Evaluation form

To study different effects, an evaluation form based on the validated LapcoNor form16 17 was completed after every laparoscopic appendectomy that represented a learning situation. The evaluation of the technical skills uses a scoring system that is based on how much of the procedure the trainee is actually able to perform independently and safely. Possible scores range from 1 to 6 (table 2).17

Table 2

Scoring system used in the evaluation forms

The evaluation form consists of three parts. First, the trainee scores his/her own technical skills in each of the steps defined in the standardised approach to the procedure (tables 1 and 2). A total of eight steps are evaluated for the technical skill execution (table 1). In addition, an overall assessment of technical skills is done by both trainee and trainer. The overall assessment does not emphasise any of the steps as more or less important. Second, the trainer evaluates the trainee for each of the technical steps in the same manner as the trainee evaluates her/himself (tables 1 and 2). Third, and lastly, the trainee evaluates the trainer on the perioperative communication. This evaluates the overall trainee satisfaction with the learning situation, addressing points such as if the training was adjusted to the trainee competence, if the trainer took over at an appropriate time (if at all), if the trainer gave too much or too little verbal instruction, if the trainer did too much or not enough of the procedure, if there were derived learning objectives, and if the training overall met the trainee’s expectations. This evaluation was scored by categories as ‘totally agree/agree/uncertain/disagree/totally disagree’ with predefined statements.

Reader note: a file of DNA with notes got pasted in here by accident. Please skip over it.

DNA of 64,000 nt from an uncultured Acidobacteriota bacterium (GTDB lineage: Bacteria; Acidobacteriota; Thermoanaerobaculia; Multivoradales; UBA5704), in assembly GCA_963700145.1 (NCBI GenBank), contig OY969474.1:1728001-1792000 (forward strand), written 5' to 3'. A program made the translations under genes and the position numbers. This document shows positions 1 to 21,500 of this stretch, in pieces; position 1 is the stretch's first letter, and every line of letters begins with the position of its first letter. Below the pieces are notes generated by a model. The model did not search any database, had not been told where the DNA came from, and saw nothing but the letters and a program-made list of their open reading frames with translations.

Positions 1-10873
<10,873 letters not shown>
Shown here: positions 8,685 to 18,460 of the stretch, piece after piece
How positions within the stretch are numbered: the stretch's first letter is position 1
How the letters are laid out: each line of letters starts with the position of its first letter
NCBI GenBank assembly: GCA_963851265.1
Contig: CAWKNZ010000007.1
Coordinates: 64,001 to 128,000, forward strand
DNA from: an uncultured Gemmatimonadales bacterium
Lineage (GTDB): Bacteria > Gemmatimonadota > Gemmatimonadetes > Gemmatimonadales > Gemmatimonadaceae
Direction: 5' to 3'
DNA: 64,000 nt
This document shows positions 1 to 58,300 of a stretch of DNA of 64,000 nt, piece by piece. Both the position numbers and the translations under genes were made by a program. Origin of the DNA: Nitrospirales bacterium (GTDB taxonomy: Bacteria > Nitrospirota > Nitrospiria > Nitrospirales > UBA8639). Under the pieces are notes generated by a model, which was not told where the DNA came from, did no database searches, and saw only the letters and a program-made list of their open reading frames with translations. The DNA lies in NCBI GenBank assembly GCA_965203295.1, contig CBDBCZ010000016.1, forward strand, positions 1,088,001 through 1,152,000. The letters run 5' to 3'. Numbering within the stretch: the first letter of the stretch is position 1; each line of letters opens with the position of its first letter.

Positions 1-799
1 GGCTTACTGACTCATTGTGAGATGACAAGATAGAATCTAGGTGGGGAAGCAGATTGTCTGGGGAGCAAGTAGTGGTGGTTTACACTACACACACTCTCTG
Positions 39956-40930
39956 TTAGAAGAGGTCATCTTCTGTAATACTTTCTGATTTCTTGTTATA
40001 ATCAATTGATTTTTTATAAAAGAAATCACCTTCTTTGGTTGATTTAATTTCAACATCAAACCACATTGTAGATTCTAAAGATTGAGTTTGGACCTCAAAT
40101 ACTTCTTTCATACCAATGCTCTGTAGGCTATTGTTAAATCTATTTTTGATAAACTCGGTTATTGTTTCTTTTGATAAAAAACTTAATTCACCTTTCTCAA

Implementation period

Clinical enrolment during laparoscopic appendectomy procedures extended from 1 January to 31 December 2018, covering a 12-month period.

Outcomes evaluated

The primary outcomes were the degree of implementation of the structured training programme, the evaluation of trainees’ self-assessment compared with the trainers’ assessment of technical skills and the trainees’ perception of the training (the quality of feedback from the trainers). Implementation of the programme was defined by the number of completed evaluation forms. The position of the instructor (either a senior resident or consultant surgeon) was recorded, as were the gender of each trainee and trainer.

For the trainee’s perception of the training, some questions were a mixture of negative and positive statements. To facilitate the description of the results easier, we defined a very positive (‘strongly disagree’ for the negative questions and ‘strongly agree’ for the positive questions) and positive feedback (‘disagree’ for the negative questions and ‘agree’ for the positive questions). Very negative and negative feedback are defined the opposite way, while neutral feedback remained as such.

Validation

Construct validity was tested by splitting procedure volumes into four groups of different experience levels. Due to the lack of a ‘gold standard’ method, it was not possible to establish criterion-related validity. Both trainees and trainers had to fill in the same scoring sheet, which facilitated the assessment of inter-rater reliability. This was done for the overall score of the procedure and for the overall average score across all steps of the procedure.